Uganda’s external reserves have gone down by about 9 per cent, amounting to US$266.5 million, after the balance of payment position registered a deficit of US$475 million over a 12-month period ending March this year.
Reading the Budget on June 11 during the Fifth Session of the 9th Parliament at the International Conference Centre, finance Minister Matia Kasaijja noted that the country had suffered from the effects of imports outweighing the exports, regional security challenges, the economic meltdown in Europe and, the Shilling depreciating against the dollar.
“Our external sector suffers from an imbalance between growing imports compared to the poor performance of exports. Exports have been constrained largely due to political instability faced by some of our trading partners in the region, and an economic slowdown in Europe,” the minister said.
Mr Kasaijja disclosed that the total export revenue was about half the import revenue, standing at US5, 0498.9 million and US$2,701.6 million, respectively, for the period between April 2014 and March 2015.
The Minister, who is serving his first year at finance, having been appointed on March 1, said government would remedy the problem by enhancing export diversification and value addition to agricultural products, and revealed that government had already identified investors to add value to Uganda’s coffee and cotton.
Further, Mr Kasaijja revealed that the current account deficit had been plugged by US$2414 million through external grants (US$299 million); workers remittances (US$915); and current account deficit investments inflows of US$1200 million. The Minister further noted that in the period ending March 2014, the government recorded a surplus of US$ 287.4 million during the previous 12-month period and allayed any fears, saying that the overall external reserves were healthy, standing at US$2.972.4 million, an equivalent of four months of future imports of goods and services.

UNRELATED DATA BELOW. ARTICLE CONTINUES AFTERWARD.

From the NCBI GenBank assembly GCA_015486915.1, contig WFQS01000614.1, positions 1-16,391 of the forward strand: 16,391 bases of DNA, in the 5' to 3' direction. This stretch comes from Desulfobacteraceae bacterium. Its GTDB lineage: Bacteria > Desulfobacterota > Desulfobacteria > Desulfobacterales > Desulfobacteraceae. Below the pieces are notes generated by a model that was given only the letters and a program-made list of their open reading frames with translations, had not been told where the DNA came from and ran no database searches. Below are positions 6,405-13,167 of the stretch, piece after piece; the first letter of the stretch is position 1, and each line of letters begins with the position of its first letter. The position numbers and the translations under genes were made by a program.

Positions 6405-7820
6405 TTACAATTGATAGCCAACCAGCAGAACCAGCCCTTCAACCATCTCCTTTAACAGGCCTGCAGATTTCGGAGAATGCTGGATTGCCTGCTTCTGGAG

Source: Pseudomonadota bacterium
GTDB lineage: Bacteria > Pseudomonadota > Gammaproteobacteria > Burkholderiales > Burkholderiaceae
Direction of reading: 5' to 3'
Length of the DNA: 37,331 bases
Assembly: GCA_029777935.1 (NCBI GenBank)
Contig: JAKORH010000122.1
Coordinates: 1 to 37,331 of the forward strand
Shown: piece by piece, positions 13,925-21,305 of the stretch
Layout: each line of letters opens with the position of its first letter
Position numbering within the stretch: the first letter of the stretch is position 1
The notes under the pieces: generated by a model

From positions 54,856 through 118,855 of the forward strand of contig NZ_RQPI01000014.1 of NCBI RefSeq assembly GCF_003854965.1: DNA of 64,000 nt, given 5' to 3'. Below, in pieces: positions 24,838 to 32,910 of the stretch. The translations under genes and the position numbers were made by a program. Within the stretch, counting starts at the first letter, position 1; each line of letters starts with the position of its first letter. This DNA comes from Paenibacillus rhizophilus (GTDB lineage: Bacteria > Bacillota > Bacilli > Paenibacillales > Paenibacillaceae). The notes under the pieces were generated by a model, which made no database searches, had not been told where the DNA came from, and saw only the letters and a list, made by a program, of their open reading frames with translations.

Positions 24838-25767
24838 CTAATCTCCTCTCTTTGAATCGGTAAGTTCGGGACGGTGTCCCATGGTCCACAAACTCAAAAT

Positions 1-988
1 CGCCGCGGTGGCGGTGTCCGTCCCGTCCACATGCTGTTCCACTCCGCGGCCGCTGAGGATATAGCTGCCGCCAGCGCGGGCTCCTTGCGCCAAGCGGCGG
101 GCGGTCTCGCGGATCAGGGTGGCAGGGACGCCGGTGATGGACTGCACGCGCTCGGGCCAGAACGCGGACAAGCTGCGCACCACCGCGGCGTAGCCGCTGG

Government expenditure in this financial year, Mr Kasaijja said, is estimated at Shs 13,988 billion compared to Shs11, 456 billion in the last year, an increase of about Shs2.5 billion. Further, the recurrent expenditure this year is estimated at Shs7, 550 billion, while the development expenditure is projected at Shs4, 881 billion during the same period, the Minister said.
“Domestically raised revenues will fund 100 percent of the recurrent expenditures and 66 percent of development expenditure,” he said adding that statutory expenditure will almost be doubled this year, from Shs753.9 billion last year to Shs1, 4007.7 billion.
“Development expenditure is budgeted to grow by 58 percent next financial year, mainly driven by major infrastructure projects including the rehabilitation of Entebbe International Airport, new roads and the Karuma and Isimba hydropower projects,” the minister revealed.
According to the Minister, Uganda’s public debt that comprises 60 and 40 per cent external and internal arrears, respectively, enjoys donor endorsement, is sustainable and expected to rise by US$0.4 billion, from US$7.2 billion last year to US$7.6 billion this year, as a result of borrowing to finance infrastructure development.
“Our public debt therefore remains sustainable and our economy is by no means under debt distress. This is the same conclusion reached by independent parties who undertake credit rating for Uganda, and the Debt Sustainability Analysis (DSA) conducted by the International Monetary Fund (IMF) and the World Bank,” Mr Kasaijja said.